San Francisco and other local governments back Santa Monica’s short-term rental law

Santa Monica’s common sense regulations ensure online businesses don’t have an unfair advantage

SAN FRANCISCO (May 23, 2018) — City Attorney Dennis Herrera announced today that San Francisco, a coalition of local governments and the Public Rights Project have filed an amici curiae brief, or friend-of-the-court brief, in support of the City of Santa Monica’s short-term rental law.

Online vacation rental giants Airbnb and HomeAway, which also operates VRBO.com, have sued Santa Monica in federal court in a bid to invalidate the city’s common-sense law that protects its housing supply from being turned into hotels. The companies argue that their behavior is immune from regulation simply because they do business online. The case is currently before the Ninth Circuit Court of Appeals in San Francisco.
 
“We stand shoulder to shoulder with Santa Monica,” City Attorney Dennis Herrera said. “Airbnb and HomeAway are trying to twist the Communications Decency Act to mean something it doesn’t. The law does not allow these companies to engage in unlawful commercial transactions just because they happen to take place online. The same standards apply for any business. San Francisco has been regulating short-term rentals in a similar fashion for a while. We heard the same claims that this will somehow decimate the internet. Such claims have proven to be false. These types of regulations haven’t broken the internet. It is working just fine in San Francisco.”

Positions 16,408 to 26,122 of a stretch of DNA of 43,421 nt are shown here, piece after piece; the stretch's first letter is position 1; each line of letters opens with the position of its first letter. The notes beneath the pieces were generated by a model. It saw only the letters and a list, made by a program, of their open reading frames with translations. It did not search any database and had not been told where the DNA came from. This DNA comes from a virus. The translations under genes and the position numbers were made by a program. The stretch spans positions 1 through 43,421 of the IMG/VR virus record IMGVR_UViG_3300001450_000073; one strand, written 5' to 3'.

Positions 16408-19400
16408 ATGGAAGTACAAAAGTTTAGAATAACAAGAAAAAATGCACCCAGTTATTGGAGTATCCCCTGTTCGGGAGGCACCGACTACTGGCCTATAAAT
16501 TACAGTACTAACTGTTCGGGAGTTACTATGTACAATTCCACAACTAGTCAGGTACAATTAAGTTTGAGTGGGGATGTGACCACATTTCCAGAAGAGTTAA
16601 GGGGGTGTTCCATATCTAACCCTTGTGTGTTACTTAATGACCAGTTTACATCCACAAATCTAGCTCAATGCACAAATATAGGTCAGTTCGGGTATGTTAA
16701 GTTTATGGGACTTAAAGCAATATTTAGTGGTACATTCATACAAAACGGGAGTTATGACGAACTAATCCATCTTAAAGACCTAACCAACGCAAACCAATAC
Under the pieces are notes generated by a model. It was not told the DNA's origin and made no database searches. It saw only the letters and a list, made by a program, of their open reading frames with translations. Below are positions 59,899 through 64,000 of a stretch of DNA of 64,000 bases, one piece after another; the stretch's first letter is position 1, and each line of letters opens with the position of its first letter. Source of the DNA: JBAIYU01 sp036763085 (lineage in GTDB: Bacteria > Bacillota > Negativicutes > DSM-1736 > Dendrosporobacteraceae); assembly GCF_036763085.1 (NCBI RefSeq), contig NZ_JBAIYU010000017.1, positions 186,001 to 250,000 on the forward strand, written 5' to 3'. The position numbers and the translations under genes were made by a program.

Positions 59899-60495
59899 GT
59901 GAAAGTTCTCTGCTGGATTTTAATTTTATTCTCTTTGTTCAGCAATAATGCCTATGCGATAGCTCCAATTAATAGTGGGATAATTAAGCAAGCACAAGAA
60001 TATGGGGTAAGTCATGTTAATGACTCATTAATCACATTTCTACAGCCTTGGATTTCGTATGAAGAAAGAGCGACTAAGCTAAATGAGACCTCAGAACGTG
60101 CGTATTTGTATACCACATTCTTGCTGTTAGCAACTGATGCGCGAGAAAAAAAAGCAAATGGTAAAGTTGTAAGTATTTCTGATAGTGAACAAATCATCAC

As the brief notes: “… CDA immunity is bounded. It does not provide blanket immunity to online companies. Acts that would otherwise be illegal do not ‘magically become lawful’ simply because they occur online.”
 
The brief was filed by the City and County of San Francisco, District of Columbia, Mayor and City Council of Baltimore, City of Columbus, City of Oakland, City of Seattle, and the Public Rights Project.

It notes: “As this Court observed a decade ago, ‘[t]he Internet . . . has become a dominant—perhaps the preeminent—means through which commerce is conducted. And its vast reach into the lives of millions is exactly why we must be careful not to . . . give online businesses an unfair advantage over their real-world counterparts, which must comply with laws of general applicability.’ Roommates.com, 521 F.3d at 1164 n.15. The Court’s remark rings all the more true now.”
 
The case is HomeAway, Inc., and Airbnb, Inc. v. City of Santa Monica, U.S. Court of Appeals for the Ninth Circuit, Case No. 18-55367.

 

 

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